Sitting in the Fuller Theological Seminary Library in Houston, Texas, I began twitching. Something was wrong and my eyes went toward the books stacked on the table where I was sitting. They were books yet to be shelved and I picked up the nearest one to me. It was by Wayne Grudem. The next book in the pile was by some unknown author, at least to me, and it made the same old tired attempt at explaining 1 Peter 3.
I had a copy of Dethroning Male Headship and laid my book on top of those heretical books against women, and thus dethroned them.
Copied below is an excerpt from my book explaining what this passage really means.
The powerful message of 1 Peter 3:1-6
Some like to quote Peter when he said Sarah called Abraham “master” in Genesis 18:12, “So Sarah laughed to herself as she thought, ‘After I am worn out and my master is old, will I now have this pleasure?’” The New International Version Bible uses the word “master,” unlike other translations that use the word “Lord.”
It is impossible to connect 1 Peter 3:1-6 to the words of Sarah found in Genesis to support the doctrine of wifely submission, but Bruce Ware, one of the members of the Council on Biblical Manhood and Womanhood, attempts to do just that in his book, The Father, the Son, and the Holy Spirit: The Trinity as Theological Foundation for Family Ministry.1 Ware writes, “I find it astonishing that it is in this text, of all New Testament passages that teach on husband and wife relations, that the strongest language is used to describe a wife’s submission! Peter appealed to Sarah as an example and said that she “obeyed Abraham, calling him lord” (1 Pet 3:6a), indicating that they would be Sarah’s “children” if they fearlessly followed this example.”
Ware, who is a professor Christian Theology, has missed the beautiful promise of this passage. The promise is not that women would be Sarah’s children if they are submissive, but that they would become mothers like Sarah because they themselves would be founding a new nation of believers, not by giving birth in the physical sense, but by spreading the gospel message so people can be born again by the spirit.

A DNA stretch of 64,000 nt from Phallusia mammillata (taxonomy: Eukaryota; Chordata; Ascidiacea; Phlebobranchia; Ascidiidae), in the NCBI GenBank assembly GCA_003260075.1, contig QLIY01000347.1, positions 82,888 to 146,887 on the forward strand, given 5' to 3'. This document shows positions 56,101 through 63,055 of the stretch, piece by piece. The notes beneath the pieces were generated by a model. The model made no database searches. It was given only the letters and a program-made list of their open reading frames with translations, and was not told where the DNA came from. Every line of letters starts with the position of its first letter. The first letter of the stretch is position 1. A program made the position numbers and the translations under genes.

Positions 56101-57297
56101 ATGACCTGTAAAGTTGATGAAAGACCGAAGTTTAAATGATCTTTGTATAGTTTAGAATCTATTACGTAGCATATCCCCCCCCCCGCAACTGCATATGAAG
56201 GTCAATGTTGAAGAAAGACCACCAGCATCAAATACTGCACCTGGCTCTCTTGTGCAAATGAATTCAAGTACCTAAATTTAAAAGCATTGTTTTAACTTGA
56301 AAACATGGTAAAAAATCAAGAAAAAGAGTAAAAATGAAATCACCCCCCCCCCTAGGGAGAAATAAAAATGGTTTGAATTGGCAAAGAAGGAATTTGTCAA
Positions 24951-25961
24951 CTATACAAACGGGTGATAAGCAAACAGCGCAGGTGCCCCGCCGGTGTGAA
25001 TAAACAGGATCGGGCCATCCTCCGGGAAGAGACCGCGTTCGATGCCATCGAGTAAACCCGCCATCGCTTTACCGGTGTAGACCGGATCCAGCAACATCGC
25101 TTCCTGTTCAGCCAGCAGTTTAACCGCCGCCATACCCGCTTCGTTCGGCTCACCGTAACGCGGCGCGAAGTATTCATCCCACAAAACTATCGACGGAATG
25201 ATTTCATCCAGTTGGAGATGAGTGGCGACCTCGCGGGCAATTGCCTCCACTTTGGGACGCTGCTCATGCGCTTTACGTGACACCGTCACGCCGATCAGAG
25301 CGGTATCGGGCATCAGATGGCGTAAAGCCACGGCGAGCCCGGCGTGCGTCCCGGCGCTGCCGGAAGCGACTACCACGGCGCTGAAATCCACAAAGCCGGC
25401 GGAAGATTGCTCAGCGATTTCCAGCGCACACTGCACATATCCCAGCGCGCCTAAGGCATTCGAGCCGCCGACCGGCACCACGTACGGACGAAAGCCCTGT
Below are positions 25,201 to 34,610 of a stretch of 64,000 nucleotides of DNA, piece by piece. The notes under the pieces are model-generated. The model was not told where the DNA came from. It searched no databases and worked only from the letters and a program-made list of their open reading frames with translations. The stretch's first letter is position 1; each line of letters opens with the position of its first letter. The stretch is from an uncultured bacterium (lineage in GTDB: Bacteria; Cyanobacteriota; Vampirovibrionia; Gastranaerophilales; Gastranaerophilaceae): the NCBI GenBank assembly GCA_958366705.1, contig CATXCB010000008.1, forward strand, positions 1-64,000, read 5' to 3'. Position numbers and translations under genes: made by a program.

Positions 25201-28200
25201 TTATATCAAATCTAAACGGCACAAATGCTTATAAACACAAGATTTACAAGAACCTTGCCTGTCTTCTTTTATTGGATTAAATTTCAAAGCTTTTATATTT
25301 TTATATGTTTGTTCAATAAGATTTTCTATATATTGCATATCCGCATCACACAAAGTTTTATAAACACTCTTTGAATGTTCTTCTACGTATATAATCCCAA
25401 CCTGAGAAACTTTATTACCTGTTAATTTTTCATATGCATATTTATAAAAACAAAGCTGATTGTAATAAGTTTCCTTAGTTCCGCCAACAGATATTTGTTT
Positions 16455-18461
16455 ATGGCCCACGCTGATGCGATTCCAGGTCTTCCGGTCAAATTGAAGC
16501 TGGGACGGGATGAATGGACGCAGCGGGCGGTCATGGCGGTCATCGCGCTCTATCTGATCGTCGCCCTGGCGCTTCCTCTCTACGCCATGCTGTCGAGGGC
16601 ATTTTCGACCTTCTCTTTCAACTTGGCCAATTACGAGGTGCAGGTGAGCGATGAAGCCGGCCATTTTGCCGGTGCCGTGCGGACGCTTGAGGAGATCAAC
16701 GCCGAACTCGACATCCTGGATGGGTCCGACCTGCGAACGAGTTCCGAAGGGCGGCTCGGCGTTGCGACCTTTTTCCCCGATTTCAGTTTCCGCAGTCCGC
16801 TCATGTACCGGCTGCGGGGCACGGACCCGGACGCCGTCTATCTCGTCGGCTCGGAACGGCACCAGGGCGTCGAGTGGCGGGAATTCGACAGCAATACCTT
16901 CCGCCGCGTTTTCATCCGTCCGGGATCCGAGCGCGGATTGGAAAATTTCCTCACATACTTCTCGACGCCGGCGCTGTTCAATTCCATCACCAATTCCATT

To emphasize, Peter does NOT tell wives they are Sarah’s daughters if they submit to their husbands like Sarah did. What he DOES say was startling, and raised the hairs on their heads by its audacity. Peter tells these women that “like mother, like daughter” and just as their mother Sarah birthed a new nation, they, too, are birthing a new nation of believers.
We can interpret Peter’s words something like this, “That was the way it was done back in Sarah’s day, but things have changed. We are now under grace by faith, not under the law. You have done what is right in becoming Christ-followers, and are Sarah’s daughters—children of the freed woman—if you do not fear as you keep following Christ, and, like Sarah, you will birth this new nation of God’s people.”
Again, Paul says the same thing:
“Tell me, you who want to be under the law, are you not aware of what the law says? For it is written that Abraham had two sons, one by the slave woman and the other by the free woman. His son by the slave woman was born in the ordinary way, but his son by the free woman was born as the result of a promise. These things may be taken figuratively, for the women represent two covenants. One covenant is from Mount Sinai and bears children who are to be slaves: This is Hagar. Now Hagar stands for Mount Sinai in Arabia and corresponds to the present city of Jerusalem, because she is in slavery with her children. But the Jerusalem that is above is free, and she is our mother (Sarah)….Therefore, brothers, we are not children of the slave woman, but of the free woman,” Galatians 4:21-26, 31.
1 Peter 3 contains a powerful promise of building a nation of believers that is for all time.
Twenty-first century Christian women are also children of the free woman, but some still choose to cling to Hagar by holding to a master/slave relationship with their husbands, and pastors still enforce this type of submission, even when they know it is wrong.
Sarah is mentioned four times in the New Testament, three of which are specifically about her becoming the mother of a nation. 1 Peter 3:6 is too, but the greater truth of it has been neglected. By passionately claiming the first part of the scripture that says wives must submit to their husbands, the promise it held for New Testament wives has been ignored. This particular reference to Sarah in 1 Peter 3:6 emphasizes the new covenant and has those new Christian women actively participating in the ministry of the gospel by birthing a nation of believers (1 Peter 3:6; Hebrews 11:11; Romans 4:19; Galatians 4:2-26, 31).
Wives, continue in your marriages even if your husbands are unbelievers, for by doing so, you will be like Sarah, mothers of a nation of believers.
Male headship is dethroned when Peter told Christian women that they will be like Sarah, mothers of a nation of believers.